80% of Austin trash isn’t trash

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The city of Austin adopted a Zero Waste plan in 2009 with the goal of diverting 90% of waste from landfill by the year 2040, and they’ve just released the results of the 2015 Community Diversion Study. This is the first study of its kind done here in Austin. I haven’t read the full report yet but wanted to share the overview of findings.

Unfortunately, we didn’t meet the 50% diversion goal for 2015. Only 42% of waste ended up reused, recycled, or composted this year. But it may give us some of the information we need to forge ahead.

“I’m extremely encouraged by the results of this study,” said Austin Resource Recovery Director Bob Gedert. “The report has provided us with valuable data that shows us how we are doing and where we need to improve as a community in order to reach Council’s vision of Zero Waste.”

Here’s the breakdown of the material analyzed on its way to be landfilled. 18% could have been recovered and reused as is. 26% could have been recycled. And a whopping 37% could have been composted. Less than one-fifth of the load would have gone to landfill if those resources had been sorted to the right place.

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Fortunately, there are several steps already lined up to help us improve.

  • An ordinance already exists to require recycling for multi-family properties in Austin with at least 10 units, but as of this fall it goes into effect for properties with at least 5 units.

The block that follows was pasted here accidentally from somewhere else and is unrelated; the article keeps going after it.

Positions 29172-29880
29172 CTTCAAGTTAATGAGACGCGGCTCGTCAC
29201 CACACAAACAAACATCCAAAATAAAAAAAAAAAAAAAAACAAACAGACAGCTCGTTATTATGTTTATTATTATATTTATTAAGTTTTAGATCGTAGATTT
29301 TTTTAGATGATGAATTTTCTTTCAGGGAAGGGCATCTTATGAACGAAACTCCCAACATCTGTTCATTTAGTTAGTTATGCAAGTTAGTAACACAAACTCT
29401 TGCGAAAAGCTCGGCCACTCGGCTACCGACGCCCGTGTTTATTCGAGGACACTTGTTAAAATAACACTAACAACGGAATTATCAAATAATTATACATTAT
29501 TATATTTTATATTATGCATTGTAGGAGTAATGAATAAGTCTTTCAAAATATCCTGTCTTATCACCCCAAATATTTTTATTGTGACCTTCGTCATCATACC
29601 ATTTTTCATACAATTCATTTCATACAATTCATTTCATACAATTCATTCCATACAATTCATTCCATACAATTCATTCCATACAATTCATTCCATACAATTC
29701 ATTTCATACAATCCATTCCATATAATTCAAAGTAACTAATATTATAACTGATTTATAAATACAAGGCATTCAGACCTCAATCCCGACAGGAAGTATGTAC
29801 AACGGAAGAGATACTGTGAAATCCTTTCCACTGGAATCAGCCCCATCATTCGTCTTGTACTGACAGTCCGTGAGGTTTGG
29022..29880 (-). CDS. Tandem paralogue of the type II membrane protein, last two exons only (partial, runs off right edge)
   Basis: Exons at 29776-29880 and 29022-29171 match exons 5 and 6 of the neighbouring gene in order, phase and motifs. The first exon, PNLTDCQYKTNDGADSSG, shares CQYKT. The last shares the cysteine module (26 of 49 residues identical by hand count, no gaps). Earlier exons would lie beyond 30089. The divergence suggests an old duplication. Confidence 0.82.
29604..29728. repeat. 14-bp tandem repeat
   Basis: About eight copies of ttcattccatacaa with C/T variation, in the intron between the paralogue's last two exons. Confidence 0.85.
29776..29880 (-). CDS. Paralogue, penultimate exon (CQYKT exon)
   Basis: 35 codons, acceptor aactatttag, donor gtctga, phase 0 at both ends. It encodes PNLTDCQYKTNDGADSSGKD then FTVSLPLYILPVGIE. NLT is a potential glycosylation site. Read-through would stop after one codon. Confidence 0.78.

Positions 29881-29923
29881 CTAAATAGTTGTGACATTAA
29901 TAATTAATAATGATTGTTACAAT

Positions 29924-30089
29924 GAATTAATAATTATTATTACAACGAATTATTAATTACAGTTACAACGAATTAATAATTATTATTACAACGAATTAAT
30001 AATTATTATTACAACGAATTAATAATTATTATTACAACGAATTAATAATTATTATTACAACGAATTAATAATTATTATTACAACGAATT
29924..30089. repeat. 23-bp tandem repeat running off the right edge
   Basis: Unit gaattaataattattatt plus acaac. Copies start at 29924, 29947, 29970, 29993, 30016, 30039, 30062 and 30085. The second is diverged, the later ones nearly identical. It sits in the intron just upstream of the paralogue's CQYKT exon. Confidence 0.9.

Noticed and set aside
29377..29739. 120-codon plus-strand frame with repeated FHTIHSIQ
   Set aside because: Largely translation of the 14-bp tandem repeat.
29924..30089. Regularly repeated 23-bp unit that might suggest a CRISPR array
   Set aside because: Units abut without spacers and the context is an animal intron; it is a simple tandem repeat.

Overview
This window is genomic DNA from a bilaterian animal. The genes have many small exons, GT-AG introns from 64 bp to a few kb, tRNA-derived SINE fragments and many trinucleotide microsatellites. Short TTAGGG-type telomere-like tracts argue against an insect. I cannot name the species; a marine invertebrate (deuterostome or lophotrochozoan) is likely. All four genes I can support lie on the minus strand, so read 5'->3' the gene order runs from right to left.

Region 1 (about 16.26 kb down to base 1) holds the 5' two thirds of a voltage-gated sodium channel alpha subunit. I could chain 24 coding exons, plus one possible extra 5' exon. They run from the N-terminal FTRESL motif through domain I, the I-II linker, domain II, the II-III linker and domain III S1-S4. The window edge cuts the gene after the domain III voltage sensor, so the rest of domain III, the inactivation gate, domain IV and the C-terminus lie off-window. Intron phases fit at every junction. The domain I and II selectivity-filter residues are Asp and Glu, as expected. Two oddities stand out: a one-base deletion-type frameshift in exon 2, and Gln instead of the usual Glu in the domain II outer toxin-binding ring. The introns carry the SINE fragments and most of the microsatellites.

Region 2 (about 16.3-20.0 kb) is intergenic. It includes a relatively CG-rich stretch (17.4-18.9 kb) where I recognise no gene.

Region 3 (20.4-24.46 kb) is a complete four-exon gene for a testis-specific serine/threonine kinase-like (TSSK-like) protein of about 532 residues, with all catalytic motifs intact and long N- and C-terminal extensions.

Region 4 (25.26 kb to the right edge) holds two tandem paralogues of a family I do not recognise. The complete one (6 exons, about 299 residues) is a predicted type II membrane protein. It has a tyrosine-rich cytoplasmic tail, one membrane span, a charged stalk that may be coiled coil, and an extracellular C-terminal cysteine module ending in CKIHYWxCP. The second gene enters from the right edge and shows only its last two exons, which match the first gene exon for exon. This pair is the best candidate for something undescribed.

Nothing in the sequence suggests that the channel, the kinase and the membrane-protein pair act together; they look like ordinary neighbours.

• Also starting this fall, businesses over 15,000 sq. ft. will be required to divert organics material for composting, and over the next couple of years all food businesses will have to take part.
  • Austin is also hosting the 2016 Zero Waste Business Conference in June, which should both get some much-needed attention on the subject and present more ideas for improvement.

There are also some hopes to roll out curbside organics collection for more than the pilot group of residential customers, but I don’t think there’s any budget allocated yet for it.

Personally, my guess is that at least half (probably much more) of the big number above could be reduced by source reduction–that is, buying less stuff and using less packaging for the stuff that is bought. It’ll be an interesting read to see how reduction is handled in the report.

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